No matter how many corners they cut, cities find it hard to outrun their pasts. Early decisions, however casual, however pragmatic, have a way of getting written in stone so that even long after these stones have tumbled, their consequences remain in the correspondence between certain cardinal directions and certain values. However subtle the reality on the ground, north, south east and west take on indelible local meanings. If you stand on George Street and look east down Bridge Street in downtown Sydney, it is easy to perceive the original topography of Sydney Cove, or Warrane as it was known to the Gadigal people. Bridge Street dips down toward Pitt Street and then rises up more steeply toward the Botanical Gardens at the top of the ridge. Along the low point ran the Tank Stream, now covered over, Sydney Colony’s first supply of fresh water and the reason why the city is where it is.
Old shoes re-souled. There's a silent background to The Cherry Orchard for anyone born during the Cold War. The theme of social change, ambiguously written by Chekhov, took on a ferocious literalness after 1917. The niceties of the play are overshadowed by our knowledge of show trials, pogroms, and Soviet monsters to come. With all of that gone up in smoke, we find ourselves starting over. Now the opposite dilemma has appeared: what to do with a Russia sliding into irrelevancy? Putin is barely a mini-me compared to Stalin. The whole society, soaked in vodka and oil revenues, has been drained of significance: terror, class war, an ancien regime, elegiac memories, idealism, and even apparatchiks — all those soulful overtones gone flat-line.
I'm in two minds about the Proms tradition of always allotting significant programming space to composers with major anniversaries. It's transparently a fairly arbitrary device to make the programmers' jobs much easier and minimise the thorny problem of personal taste entering the decision-making process; on the other hand, without it we would never get three concerts this year featuring one of my favourites, Percy Grainger (died 50 years ago). In particular, the late night Prom on 2 August including Kathryn Tickell and June Tabor, celebrating the folk music Grainger was inspired by, is to me one of the most interesting this year.
Die Liebe der Danaë
Libretto by Joseph Gregor
Based on a scenario by Hugo von Hofmannsthal
Music by Richard Strauss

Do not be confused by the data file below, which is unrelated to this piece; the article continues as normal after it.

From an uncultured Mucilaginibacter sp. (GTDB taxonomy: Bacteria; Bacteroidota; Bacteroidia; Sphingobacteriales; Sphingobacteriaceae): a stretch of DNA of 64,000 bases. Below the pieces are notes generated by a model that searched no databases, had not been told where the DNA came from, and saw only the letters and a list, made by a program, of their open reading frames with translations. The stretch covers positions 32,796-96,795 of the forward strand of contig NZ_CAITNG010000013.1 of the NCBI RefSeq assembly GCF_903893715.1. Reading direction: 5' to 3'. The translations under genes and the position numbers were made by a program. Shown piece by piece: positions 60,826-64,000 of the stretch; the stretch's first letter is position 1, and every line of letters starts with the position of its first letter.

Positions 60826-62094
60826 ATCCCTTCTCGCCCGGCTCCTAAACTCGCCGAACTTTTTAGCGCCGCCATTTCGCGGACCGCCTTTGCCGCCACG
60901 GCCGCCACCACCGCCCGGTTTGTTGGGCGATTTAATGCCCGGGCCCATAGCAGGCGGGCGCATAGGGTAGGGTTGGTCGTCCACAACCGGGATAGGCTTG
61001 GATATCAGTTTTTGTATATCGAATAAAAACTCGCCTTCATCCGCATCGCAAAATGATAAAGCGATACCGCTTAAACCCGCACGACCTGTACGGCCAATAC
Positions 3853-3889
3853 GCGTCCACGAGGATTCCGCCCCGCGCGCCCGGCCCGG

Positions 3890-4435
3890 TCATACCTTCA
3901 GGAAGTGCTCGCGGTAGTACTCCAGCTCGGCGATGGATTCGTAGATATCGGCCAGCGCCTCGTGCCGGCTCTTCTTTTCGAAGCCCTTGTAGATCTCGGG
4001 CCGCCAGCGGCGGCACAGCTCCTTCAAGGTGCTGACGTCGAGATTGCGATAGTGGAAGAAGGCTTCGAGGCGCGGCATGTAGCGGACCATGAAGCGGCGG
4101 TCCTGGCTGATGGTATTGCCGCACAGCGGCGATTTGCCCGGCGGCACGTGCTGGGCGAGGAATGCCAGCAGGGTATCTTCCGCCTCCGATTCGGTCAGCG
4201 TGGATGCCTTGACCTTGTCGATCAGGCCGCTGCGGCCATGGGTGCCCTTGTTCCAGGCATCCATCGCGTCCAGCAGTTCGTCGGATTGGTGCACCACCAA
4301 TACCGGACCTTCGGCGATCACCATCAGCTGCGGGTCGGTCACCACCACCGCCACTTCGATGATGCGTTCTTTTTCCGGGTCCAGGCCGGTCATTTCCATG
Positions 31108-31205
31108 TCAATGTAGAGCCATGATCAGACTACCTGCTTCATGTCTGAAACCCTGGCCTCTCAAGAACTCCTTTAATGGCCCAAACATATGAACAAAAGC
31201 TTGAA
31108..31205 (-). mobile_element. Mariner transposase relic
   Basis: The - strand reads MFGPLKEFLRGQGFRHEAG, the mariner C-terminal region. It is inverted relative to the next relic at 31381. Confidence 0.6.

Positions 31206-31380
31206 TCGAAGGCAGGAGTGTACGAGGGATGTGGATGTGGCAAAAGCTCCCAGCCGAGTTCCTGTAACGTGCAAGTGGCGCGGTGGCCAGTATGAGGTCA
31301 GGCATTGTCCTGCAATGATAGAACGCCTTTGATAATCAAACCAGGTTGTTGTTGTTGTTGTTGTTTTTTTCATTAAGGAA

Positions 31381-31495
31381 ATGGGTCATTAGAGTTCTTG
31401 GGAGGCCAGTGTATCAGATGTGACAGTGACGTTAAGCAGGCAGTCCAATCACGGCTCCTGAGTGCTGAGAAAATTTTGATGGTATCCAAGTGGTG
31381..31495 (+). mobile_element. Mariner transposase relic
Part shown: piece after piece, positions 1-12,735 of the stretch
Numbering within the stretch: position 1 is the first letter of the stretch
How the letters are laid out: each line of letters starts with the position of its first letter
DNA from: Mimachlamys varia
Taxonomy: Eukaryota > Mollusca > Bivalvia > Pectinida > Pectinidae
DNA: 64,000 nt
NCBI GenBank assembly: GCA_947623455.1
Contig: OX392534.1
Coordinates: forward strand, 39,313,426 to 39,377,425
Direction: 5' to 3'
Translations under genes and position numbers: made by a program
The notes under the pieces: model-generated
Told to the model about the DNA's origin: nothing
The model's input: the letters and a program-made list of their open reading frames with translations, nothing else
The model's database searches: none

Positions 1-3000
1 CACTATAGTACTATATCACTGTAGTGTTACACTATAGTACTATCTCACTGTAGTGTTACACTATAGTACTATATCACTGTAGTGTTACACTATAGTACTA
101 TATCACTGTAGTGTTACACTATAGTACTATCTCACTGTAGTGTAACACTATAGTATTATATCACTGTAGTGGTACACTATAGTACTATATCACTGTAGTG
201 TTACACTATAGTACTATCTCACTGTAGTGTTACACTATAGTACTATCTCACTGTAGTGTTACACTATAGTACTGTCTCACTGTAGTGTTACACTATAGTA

First N.Y. Fully Staged production
July 29 – August 7, 2011
The Richard B. Fisher Center f or the Performing …
Check the odometer. The Proms deserve a jolly rev up when they start, and after 117 summer seasons, it was a fresh young pianist, Benjamin Grosvenor, who provided it. At nineteen, he came out in a casual shirt looking like a college freshman who might be spending his vacation as a pizza delivery boy or valet parking attendant. Those attendants are notorious for taking Porsches and Jags for a quick spin, returning them with hot wheels. Grosvenor had his chances with Liszt's Piano Concerto no. 2, but he returned it respectfully to its owner. He displayed glittering fingers and a beguiling soft touch at the beginning, but this work is faux art, setting a mood simply to tease the audience before the fireworks display.
If the ebullience surrounding every squeak made by the San Francisco Symphony last Friday and Saturday is any measure, the orchestra's summer season is in fine hands. On the podium for much of the month has been Michael Francis, and waiting in the wings pianists Valentina Lisitsa and Sara Davis Buechner, all to dazzle and command in their own ways. About which more in a moment. Summer concerts are a special art and a fine test for the temperament and ability of musicians. While accuracy and sight-reading abilities reflect the latter, there is a special dimension of celebration and showmanship involved, and the treacherous challenge to popularize without diminishing. So it is a delight to report that the programs I attended in Davies Hall sported no colored lights, no floral wreaths, trotted out no talkative or, worse, awkward masters of ceremony, and contained no "special occasion" works of dubious provenance. Just classic music, and very well played it was. Remarkably so, with what must have been little rehearsal.
The latest exhibition at the Strozzi Palace is a walk back through time to the roots of modern painting. It retells the sad tale of three “angry men” culminating in an alleged meeting between Dalí and Picasso in 1926. Barely twenty-two years old, Dalí had come to Paris with his mother and sister. Upon entering Picasso’s studio, he exclaimed: “Master, I just arrived in Paris and have come to see you before heading for the Louvre.” The episode completed a series of encounters between Miró, Dalí, and Picasso while each was striving to invent a new visual language by contemplating the work of the other two.
Titian, Rembrandt, and who? Several years ago I read an assessment of Peter Paul Rubens in the New Yorker which called him "history’s chief painter’s painter," while snatching back the compliment in the next breath, dubbing him "the leading pictorial decorator, propagandist, and entertainer for a Catholic Europe." Since depreciation is more fun than appreciation, the magazine's art critic says, of Rubens' female nudes, "all that smothering flesh, vibrantly alive but with the erotic appeal of a mud slide." As zingers go, here's another goodie: "Nor do Rubens’s characters appear significantly more intelligent than his farm animals."